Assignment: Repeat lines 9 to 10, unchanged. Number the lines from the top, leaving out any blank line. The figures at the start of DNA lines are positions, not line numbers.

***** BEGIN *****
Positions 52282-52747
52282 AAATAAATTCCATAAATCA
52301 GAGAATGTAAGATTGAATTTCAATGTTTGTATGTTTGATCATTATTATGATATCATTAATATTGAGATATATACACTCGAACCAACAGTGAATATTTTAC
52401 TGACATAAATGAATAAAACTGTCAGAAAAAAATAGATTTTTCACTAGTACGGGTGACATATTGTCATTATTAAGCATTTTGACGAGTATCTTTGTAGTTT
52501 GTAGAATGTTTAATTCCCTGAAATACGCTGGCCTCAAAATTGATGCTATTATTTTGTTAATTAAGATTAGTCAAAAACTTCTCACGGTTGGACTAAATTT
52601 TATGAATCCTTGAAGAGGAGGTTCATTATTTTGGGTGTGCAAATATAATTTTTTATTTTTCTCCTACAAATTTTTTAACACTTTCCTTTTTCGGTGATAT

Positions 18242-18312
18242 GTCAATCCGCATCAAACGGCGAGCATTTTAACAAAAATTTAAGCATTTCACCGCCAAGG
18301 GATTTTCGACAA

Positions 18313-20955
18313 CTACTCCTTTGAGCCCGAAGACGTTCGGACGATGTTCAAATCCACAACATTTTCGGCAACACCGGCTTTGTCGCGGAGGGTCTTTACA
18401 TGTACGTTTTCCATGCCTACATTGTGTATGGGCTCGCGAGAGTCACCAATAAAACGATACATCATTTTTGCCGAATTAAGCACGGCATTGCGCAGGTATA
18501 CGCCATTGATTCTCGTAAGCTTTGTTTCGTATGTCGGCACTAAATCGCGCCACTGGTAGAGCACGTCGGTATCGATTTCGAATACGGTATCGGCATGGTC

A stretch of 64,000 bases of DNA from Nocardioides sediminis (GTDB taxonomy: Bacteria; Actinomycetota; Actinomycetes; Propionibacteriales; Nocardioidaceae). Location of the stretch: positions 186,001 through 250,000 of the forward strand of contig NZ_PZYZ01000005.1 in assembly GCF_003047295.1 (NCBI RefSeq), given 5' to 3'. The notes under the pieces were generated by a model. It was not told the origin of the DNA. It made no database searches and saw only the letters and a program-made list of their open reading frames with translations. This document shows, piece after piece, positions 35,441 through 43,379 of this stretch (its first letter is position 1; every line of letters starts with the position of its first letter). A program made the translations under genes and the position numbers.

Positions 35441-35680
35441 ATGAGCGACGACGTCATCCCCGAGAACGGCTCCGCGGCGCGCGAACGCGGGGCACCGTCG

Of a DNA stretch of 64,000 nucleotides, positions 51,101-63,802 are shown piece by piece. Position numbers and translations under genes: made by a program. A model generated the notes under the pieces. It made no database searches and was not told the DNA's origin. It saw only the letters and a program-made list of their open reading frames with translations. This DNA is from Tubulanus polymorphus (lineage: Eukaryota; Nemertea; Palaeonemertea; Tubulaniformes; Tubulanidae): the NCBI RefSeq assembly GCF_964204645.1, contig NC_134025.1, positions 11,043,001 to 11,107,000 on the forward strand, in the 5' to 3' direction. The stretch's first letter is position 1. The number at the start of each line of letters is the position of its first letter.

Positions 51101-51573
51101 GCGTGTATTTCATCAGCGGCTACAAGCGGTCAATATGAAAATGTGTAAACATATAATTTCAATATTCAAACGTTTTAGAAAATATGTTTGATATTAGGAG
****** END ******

18301 GATTTTCGACAA

Positions 18313-20955